People love to joke that robots are going to someday steal our jobs.
Don’t panic — nobody is being replaced just yet. You can put down your stapler.
But don’t relax, either. Because it’s time to revolutionize the way middle management utilizes Big Data.
The role of data collection and analysis commonly falls on the shoulders of middle managers. Given our increasing reliance on data, many business decisions are only made if they can be supported by data. This raises an interesting question: Do we still need middle management if Big Data is making all of their decisions for them?
My answer: Yes and no. Big Data should replace some traditional management positions and help to evolve the roles of the remaining ones.
For example, Tom Montgomery, co-CEO of clothing brand Chubbies, explained that traditional marketing events were developed by managers who thought about the “why” behind their companies’ events — and an associate would make the “how” work. Today, Montgomery’s event planner can use her dashboards to track the sales and social media response from any given event, which allows her to make the call on not only how future events are held, but why. She doesn’t need a manager to validate her choices — she has data.
Companies that use big data analytics are two times more likely to have top-quartile financial performance and five times more likely to make decisions “much faster” than the competition. If you’re not in this group, it’s time to start the evolution today.
Evolving middle management
It’s important to remember that this is not an all-or-nothing situation. This isn’t about replacing humans; it’s about redefining job descriptions. Big Data and your evolved middle manager positions should happily and productively coexist.
Data analysis tools have become so efficient that managers can access real-time data and take informed action immediately. This means our evolved manager can be inventive and focused on the future.
You should gradually bring together your data scientists, managers, and data tools to meet your unique business needs. You need to have a clear strategy so you can introduce this evolution without terrifying your team. Here are four tips to help:
1. Identify (and reap) the benefits. Replacing some middle manager roles with Big Data tools will shift your company’s mindset. It will free up time for your employees to focus on interpreting data to drive innovation. Big Data will make your company leaner and give you more bang for your salary buck.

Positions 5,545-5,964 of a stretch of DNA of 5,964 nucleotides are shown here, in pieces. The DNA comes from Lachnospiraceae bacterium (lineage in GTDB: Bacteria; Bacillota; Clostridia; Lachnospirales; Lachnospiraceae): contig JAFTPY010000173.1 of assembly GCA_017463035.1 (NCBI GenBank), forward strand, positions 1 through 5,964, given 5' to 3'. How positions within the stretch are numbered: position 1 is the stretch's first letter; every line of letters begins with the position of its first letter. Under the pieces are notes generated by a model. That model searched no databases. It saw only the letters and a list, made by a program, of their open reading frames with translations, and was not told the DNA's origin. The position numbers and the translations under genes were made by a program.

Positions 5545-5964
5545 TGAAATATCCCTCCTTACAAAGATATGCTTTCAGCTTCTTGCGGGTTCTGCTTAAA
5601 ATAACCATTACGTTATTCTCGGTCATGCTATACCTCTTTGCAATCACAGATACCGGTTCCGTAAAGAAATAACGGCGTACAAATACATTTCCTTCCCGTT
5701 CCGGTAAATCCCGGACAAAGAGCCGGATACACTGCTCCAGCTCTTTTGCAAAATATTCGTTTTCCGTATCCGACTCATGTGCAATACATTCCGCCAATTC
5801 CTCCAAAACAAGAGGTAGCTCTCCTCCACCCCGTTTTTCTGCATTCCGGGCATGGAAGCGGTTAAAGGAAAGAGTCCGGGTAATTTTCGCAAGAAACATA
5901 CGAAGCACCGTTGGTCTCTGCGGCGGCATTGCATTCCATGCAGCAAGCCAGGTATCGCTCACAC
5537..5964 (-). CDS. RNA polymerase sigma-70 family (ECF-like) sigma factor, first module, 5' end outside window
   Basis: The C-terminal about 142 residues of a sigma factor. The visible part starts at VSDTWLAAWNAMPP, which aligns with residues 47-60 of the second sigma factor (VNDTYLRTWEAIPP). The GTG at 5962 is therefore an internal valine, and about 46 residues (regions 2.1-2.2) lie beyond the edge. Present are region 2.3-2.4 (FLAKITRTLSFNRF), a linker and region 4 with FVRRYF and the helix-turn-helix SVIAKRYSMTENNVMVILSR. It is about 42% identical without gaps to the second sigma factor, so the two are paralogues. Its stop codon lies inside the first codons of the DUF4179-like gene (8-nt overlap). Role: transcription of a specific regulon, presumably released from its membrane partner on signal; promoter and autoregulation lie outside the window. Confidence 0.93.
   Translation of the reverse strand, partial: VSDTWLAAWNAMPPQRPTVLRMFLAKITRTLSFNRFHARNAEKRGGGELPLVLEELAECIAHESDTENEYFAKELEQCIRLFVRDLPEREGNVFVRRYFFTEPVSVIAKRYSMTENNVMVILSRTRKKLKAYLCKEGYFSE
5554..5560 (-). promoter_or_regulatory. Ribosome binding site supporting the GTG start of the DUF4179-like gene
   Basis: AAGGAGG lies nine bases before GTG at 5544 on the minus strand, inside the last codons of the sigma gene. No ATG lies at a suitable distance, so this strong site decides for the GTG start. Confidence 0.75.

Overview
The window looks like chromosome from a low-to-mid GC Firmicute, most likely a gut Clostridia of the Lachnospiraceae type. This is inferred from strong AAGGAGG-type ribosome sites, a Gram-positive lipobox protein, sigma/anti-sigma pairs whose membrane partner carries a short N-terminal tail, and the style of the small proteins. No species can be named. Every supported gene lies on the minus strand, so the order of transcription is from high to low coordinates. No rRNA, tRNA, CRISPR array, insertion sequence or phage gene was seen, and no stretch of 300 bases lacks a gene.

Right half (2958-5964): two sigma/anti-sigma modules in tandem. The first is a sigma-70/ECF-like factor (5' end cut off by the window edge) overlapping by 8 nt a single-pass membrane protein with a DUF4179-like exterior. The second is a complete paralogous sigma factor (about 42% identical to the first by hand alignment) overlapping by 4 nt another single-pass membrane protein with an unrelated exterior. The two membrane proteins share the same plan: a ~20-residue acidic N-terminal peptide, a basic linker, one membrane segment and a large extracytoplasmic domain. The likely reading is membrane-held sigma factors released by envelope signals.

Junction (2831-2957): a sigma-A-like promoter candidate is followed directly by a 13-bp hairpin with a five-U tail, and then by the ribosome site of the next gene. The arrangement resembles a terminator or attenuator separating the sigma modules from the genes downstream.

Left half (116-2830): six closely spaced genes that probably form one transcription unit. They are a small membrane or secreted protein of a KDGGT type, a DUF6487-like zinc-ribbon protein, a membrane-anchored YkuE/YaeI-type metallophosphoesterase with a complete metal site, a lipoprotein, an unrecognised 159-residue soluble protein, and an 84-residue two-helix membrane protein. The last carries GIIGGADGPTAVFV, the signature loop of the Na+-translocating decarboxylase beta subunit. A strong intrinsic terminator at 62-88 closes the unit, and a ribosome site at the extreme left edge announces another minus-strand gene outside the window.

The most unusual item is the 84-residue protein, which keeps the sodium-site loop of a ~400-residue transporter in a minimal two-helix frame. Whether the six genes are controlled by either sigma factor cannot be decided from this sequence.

2. Keep your employees in the loop. Some of your employees might feel uneasy when they learn their roles are going to change. You need to clearly explain how their jobs will be affected, what new opportunities they’ll have, and what tasks they’ll no longer need to complete. Be as transparent as you can and remind them that you are there to help ease the transition.
3. Research your tools. You have endless options to consider when developing your management structure. You’ll need to spend a lot of time plotting your infrastructure, identifying what you want your data to accomplish, and matching the capabilities of each tool to these needs. At the very least, your wish list should include data visualization, real-time collection and the ability to customize interdepartmentally.
4. Create a collaborative model. The only way that Big Data can effectively help you manage your company is if it’s incorporated into your employees’ roles. You can’t just leave it alone and hope it produces insights. There is still a necessary human element to the proper utilization of data.
Go ahead and follow the Big Data trend. Trim the extra manager positions, but remember that you still need humans to steer the ship. Evolving your business to incorporate this deep level of data will empower your employees and put you in line with the most successful names in the industry.
No robots in sight — yet.
Asha Saxena is the president and CEO of Future Technologies Inc., a data management and analytics firm based in Plainfield, N.J. Contact Saxena to have her speak at your next event or conference.
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